Where David Tennant goes, avid fans will follow. It’s a fact that’s been true since the Scot’s casting in Doctor Who in 2005, continuing through his appearances in projects like Good Omens and DuckTales, and it’s hard not to think that that thought weighed heavily on the minds of Caleb Ranson and Ashley Pharoah, the creators behind PBS Masterpiece’s Around the World in 80 Days. The television adaptation of one of the greatest adventure novels ever written — and already renewed for a second season — is another chance for the star to strut his stuff as an awkward but endearing Englishman, though not without its fair share of missteps.
Around the World in 80 Days picks up as most adaptations of the classic Jules Verne novel do: with Phileas Fogg (Tennant), a refined English gentleman with a rather distracting mustache, lounging at London’s Reform Club with his equally refined (and equally stuffy) compatriots. When the idea of traveling around the world in a mere eighty days comes up, it sparks a debate that morphs quickly into a wager, with Fogg betting £20,000 that he can achieve the feat and setting off with new valet Passepartout (Ibrahim Koma), who is, in reality, a waiter escaping life as a rebel in France.
The series adds a new face in the form of Abigail ‘Fix’ Fortescue (Leonie Benesch), a journalist who just so happens to be the daughter of one of Fogg’s Reform Club associates, and chooses to follow him and Passepartout around the world. She borrows her pen-name — her mother’s maiden name — from a character nixed from the original novel’s story, Inspector Fix, and instead serves as a lens through which the world can see Fogg’s adventures. She is, for the most part, an attempt to even out the overtly male cast of Verne’s novel, but is a welcome and pleasant addition, along with stand-out guest stars Lindsay Duncan and Victoria Smurfit.
80 Days is — as most projects that feature Tennant are — relatively harmless. The fourth attempt at bringing Verne’s classic story to the screen, and the second attempt for television, is the same kind of story typical of Masterpiece projects, of stuffy Englishmen and women who must learn to be emotionally vulnerable in order to live a successful life. The trio’s adventures — through France, Italy, India, and even Hong Kong — are lush and beautiful as any Downton Abbey set (though occasionally troubled by subpar CGI) and hinge primarily on the idea of faith: in oneself, in others, and primarily, in Fogg, who has none for himself due to a troubling and mysterious past.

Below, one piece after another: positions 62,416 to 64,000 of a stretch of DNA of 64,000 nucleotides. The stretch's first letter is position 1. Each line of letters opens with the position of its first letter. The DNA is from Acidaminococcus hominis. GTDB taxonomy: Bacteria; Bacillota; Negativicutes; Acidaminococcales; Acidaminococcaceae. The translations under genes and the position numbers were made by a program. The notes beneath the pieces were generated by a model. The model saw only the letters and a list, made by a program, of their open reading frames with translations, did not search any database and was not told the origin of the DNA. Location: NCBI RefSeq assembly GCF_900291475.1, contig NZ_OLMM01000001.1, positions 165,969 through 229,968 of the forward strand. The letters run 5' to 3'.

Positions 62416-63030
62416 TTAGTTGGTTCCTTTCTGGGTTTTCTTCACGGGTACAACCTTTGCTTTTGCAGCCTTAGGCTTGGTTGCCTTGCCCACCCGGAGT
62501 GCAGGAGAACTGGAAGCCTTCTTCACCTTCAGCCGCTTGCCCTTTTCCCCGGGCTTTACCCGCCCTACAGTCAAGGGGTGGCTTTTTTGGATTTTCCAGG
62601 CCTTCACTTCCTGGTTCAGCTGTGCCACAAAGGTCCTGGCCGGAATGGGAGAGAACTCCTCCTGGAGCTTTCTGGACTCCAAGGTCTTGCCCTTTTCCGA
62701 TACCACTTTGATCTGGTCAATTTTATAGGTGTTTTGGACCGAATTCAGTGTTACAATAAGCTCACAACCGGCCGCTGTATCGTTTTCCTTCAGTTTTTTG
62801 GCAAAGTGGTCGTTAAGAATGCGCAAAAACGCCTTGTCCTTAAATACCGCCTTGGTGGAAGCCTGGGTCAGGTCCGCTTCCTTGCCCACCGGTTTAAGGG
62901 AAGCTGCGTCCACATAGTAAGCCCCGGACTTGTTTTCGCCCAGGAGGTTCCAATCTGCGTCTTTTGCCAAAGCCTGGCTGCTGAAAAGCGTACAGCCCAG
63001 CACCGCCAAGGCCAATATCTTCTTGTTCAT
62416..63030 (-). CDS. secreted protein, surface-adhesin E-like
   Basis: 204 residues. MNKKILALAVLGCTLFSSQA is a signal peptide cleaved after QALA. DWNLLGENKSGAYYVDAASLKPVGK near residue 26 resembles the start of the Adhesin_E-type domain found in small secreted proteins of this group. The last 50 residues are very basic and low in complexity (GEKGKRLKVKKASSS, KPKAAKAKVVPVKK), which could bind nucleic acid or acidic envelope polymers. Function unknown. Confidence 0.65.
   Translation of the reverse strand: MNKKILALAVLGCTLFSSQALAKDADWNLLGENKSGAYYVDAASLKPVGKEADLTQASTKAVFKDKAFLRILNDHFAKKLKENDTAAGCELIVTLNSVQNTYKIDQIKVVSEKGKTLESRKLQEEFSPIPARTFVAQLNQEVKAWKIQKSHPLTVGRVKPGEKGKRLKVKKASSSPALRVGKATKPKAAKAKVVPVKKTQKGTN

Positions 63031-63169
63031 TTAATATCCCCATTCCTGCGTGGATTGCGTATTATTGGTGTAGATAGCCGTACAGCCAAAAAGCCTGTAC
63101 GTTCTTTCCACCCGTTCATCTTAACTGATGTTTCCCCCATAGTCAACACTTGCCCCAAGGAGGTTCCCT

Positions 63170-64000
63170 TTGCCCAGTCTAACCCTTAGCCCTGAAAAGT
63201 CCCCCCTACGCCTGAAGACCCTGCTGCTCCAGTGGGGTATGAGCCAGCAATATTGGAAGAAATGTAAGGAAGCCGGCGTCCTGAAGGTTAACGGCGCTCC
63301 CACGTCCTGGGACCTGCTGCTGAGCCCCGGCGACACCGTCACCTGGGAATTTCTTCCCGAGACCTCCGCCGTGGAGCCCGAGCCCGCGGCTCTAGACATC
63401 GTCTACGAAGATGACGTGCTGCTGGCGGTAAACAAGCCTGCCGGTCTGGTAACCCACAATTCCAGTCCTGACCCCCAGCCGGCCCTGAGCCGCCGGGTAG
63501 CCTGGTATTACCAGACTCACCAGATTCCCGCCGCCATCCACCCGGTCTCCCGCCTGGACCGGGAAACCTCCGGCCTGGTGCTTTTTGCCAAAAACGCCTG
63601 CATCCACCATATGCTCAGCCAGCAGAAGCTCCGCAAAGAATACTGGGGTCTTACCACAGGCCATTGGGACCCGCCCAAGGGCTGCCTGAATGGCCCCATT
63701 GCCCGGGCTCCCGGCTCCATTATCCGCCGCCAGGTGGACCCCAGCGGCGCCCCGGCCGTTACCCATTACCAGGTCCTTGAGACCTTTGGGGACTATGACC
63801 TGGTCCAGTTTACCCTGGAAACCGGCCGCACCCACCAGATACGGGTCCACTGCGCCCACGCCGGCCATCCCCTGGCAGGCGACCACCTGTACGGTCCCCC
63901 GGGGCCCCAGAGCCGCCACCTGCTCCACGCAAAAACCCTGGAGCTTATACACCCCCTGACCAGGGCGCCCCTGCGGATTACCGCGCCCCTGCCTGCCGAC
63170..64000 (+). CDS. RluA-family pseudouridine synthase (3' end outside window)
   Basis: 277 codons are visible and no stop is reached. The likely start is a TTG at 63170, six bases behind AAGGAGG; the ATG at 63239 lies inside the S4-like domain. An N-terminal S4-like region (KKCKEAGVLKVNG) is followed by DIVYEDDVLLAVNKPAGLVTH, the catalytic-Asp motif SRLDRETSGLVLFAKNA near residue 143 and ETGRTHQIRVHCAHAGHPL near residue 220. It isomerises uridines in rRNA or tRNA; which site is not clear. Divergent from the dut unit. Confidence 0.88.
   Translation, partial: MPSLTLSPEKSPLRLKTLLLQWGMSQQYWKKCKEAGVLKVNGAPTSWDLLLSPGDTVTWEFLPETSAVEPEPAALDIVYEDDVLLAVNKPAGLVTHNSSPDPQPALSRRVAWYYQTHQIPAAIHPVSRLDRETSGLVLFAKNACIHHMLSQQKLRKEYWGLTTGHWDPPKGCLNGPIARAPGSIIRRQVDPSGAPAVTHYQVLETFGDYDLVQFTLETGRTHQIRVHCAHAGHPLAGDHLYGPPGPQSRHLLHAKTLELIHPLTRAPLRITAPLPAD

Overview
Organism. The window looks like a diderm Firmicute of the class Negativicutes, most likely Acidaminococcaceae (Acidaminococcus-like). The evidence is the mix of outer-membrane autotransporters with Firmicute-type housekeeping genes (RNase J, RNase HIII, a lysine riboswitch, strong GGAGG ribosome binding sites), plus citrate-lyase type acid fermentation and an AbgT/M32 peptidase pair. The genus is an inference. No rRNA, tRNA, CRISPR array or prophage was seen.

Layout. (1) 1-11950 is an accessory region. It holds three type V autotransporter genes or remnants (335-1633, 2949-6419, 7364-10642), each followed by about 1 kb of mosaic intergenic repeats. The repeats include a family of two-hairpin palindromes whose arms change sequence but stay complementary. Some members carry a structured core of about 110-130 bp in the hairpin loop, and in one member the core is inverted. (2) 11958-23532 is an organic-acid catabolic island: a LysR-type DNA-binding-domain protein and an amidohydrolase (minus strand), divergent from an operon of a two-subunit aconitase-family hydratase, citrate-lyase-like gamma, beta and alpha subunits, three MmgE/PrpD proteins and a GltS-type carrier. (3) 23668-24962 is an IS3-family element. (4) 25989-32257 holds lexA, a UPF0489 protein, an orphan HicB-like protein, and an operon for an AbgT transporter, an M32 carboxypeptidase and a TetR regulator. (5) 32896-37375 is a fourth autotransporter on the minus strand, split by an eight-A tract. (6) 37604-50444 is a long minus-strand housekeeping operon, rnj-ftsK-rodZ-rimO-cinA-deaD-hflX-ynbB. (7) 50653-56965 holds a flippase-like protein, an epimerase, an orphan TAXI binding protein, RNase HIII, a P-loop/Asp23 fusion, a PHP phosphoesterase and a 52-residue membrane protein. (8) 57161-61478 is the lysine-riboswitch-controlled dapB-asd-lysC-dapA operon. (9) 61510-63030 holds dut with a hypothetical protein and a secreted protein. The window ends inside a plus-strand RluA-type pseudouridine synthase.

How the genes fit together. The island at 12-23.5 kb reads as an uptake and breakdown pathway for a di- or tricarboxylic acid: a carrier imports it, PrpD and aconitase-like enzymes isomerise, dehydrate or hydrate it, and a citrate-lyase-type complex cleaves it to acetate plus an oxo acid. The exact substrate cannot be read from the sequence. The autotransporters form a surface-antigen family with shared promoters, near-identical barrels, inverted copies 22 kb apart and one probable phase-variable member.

It’s difficult for Benesch and Koma to live up to the standard set by Tennant, who strays very close to playing another multiverse variant of The Doctor, but their performances are earnest, if not always likable. (Though sequences where Abigail is excited to see her articles in print hit particularly close to home for this writer.) The series’ itinerary remains mostly faithful to the book and assigning each episode a new location serves the television format well, keeping audiences on their toes and not getting bogged down too much in the personality of a particular time or place.
Unfortunately, no matter what exotic location its travelers wander to, Around the World in 80 Days cannot escape the colonialism its source material is rooted in. While its stars are self-aware of the kind of product they’re creating — Tennant called the series a “story about an England that should elicit very little sympathy” to the Radio Times — and the story itself attempts to self-correct, replacing questionable or outright xenophobic sequences from the novel, the final product still stings of another time. A sequence of “rescuing” an Indian widow from her village from the novel turns into saving a young man from death after deserting the British army, and at one point, Fogg stands up to an undesirable American southerner, but the white savior aspect still remains. Audiences are reminded that, despite an earnest, “We Are the World”-esque attempt to show that human beings are inherently good, 80 Days is still a story that is mostly out of date — and not just because we’ve invented airplanes.
There’s also the troubling issue of Fogg’s mysterious past, a thing created to lend credence to his “stuffy Englishman” persona, but really only creates a hollow tragedy to garner sympathy in the face of said aforementioned colonialism. The same issue arises with the budding relationship between Passepartout and Abigail, as well as the series of side plots dealing with Fogg’s Reform Club mates Bellamy (Peter Sullivan) and Fortescue (Jason Watkins): they feel like a kind of emotional manipulation, rather than an earnest commentary or important piece of character development. While we at Collider are all for a good emotional monologue, we also agree that they have to be earned, with groundwork that 80 Days does not have time to lay in its frantic journey around the world.
In turn, this means that Masterpiece’s adaptation of the Verne classic adds almost nothing significant to the story of Phileas Fogg and his companions. It remains firmly within the limits set by the novel in 1872, turning a journey around the world from an adventure into unknown lands to a stroll along a well-trodden footpath. It is an expansion that does not exceed the constraints of the original tale and perhaps even flounders under the weight of attempting to tell every aspect of Verne’s story and then some.
Around the World in 80 Days premieres on PBS on January 2.